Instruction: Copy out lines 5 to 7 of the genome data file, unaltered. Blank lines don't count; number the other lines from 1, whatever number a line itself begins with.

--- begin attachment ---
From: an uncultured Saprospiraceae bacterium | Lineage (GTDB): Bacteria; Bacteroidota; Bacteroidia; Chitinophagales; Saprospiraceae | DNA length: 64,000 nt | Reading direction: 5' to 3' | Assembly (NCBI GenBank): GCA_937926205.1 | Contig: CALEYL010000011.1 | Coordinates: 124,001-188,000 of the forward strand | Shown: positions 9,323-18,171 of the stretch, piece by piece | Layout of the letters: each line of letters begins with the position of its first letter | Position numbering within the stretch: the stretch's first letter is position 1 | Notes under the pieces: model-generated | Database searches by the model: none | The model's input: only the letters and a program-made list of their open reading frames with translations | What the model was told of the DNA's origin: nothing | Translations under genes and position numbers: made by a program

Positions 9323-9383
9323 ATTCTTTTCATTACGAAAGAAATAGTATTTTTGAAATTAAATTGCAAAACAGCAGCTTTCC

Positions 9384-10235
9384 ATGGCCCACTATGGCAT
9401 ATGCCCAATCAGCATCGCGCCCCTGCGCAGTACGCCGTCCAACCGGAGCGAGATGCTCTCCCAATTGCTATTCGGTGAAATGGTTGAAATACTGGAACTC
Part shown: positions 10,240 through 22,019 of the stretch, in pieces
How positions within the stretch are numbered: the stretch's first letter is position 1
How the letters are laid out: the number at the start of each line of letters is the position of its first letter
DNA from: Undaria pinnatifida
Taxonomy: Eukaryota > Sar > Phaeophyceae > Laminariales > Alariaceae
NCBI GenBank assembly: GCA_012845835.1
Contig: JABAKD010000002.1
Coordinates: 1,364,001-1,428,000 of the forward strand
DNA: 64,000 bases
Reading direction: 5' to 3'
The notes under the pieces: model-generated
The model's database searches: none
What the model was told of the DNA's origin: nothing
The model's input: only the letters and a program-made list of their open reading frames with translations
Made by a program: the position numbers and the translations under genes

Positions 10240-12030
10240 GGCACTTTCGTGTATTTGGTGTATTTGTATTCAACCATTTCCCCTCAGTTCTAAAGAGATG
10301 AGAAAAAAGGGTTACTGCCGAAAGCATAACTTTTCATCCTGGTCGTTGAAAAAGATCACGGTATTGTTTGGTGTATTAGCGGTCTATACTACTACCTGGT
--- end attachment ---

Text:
9384 ATGGCCCACTATGGCAT
9401 ATGCCCAATCAGCATCGCGCCCCTGCGCAGTACGCCGTCCAACCGGAGCGAGATGCTCTCCCAATTGCTATTCGGTGAAATGGTTGAAATACTGGAACTC
Part shown: positions 10,240 through 22,019 of the stretch, in pieces